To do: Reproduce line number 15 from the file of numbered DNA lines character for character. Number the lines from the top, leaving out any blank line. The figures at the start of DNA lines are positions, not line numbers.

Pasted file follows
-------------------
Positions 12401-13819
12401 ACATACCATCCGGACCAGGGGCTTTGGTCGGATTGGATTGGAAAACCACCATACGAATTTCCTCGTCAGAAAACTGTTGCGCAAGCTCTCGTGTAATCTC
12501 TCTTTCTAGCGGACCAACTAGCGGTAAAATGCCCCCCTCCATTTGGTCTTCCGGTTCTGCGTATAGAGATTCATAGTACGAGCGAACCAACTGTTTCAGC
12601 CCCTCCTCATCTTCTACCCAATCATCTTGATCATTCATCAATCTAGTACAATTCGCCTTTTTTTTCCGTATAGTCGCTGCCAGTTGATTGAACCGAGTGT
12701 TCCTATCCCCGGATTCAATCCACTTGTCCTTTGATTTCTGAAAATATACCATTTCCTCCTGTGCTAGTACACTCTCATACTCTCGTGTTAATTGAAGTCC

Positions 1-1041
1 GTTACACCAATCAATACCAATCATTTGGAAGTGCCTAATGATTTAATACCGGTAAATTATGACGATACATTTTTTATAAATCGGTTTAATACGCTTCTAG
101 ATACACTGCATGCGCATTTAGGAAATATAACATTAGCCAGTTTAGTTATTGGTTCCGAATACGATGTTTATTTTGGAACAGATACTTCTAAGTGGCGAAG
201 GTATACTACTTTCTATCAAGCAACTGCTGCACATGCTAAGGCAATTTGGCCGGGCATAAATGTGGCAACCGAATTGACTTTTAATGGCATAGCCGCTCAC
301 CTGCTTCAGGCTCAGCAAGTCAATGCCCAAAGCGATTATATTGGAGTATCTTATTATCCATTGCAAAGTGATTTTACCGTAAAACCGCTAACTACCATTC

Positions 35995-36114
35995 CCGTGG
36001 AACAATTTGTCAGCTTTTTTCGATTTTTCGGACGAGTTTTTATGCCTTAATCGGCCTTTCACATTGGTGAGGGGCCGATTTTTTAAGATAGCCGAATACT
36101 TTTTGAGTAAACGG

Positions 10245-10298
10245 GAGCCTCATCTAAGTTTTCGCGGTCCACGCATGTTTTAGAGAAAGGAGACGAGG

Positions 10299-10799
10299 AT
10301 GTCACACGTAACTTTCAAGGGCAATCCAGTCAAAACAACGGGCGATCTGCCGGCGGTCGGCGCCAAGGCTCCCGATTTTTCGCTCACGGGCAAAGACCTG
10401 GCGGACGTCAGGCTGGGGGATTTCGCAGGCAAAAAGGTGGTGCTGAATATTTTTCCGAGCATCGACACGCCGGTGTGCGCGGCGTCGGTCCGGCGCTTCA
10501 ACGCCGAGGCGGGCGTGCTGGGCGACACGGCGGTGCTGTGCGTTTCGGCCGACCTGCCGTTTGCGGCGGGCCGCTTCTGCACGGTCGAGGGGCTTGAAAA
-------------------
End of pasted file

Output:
Positions 10245-10298